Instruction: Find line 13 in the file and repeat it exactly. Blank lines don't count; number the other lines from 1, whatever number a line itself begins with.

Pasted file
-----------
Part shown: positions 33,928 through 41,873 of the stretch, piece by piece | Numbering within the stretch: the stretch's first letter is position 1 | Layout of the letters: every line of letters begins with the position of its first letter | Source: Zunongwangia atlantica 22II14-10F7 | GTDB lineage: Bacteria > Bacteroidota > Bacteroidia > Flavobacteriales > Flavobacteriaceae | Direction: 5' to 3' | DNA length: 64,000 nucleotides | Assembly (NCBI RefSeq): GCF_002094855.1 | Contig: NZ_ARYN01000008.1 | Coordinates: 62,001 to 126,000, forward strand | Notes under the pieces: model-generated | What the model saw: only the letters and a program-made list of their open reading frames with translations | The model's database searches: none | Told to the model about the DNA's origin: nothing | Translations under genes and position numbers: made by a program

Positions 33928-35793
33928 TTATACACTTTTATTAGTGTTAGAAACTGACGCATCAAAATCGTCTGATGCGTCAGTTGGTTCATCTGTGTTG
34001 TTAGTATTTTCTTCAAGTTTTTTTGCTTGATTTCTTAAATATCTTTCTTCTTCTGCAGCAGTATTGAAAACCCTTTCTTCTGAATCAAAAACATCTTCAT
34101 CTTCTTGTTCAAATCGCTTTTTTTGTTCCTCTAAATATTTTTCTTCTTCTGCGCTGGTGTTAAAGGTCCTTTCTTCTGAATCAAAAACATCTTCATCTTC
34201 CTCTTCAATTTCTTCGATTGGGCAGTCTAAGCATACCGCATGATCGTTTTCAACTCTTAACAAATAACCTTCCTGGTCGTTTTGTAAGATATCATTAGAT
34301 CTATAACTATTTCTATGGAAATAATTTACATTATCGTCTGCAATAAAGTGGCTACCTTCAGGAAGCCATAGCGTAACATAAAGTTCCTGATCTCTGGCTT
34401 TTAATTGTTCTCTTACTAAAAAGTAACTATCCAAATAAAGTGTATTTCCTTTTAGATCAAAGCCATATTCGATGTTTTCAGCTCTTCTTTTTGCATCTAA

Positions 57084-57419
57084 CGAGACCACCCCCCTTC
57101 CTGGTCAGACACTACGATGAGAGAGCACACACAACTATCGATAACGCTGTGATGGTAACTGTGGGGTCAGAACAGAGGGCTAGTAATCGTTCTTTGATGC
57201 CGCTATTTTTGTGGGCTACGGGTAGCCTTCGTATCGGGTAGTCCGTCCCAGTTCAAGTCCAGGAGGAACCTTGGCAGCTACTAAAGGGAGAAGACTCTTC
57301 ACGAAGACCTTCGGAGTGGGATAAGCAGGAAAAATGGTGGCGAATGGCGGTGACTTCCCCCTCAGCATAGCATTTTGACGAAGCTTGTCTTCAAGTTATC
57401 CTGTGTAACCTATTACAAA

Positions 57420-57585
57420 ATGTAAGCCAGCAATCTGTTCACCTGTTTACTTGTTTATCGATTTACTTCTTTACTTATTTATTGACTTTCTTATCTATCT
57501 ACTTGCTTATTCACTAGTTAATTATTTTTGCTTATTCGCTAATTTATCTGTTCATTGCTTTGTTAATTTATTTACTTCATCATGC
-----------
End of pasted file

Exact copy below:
57301 ACGAAGACCTTCGGAGTGGGATAAGCAGGAAAAATGGTGGCGAATGGCGGTGACTTCCCCCTCAGCATAGCATTTTGACGAAGCTTGTCTTCAAGTTATC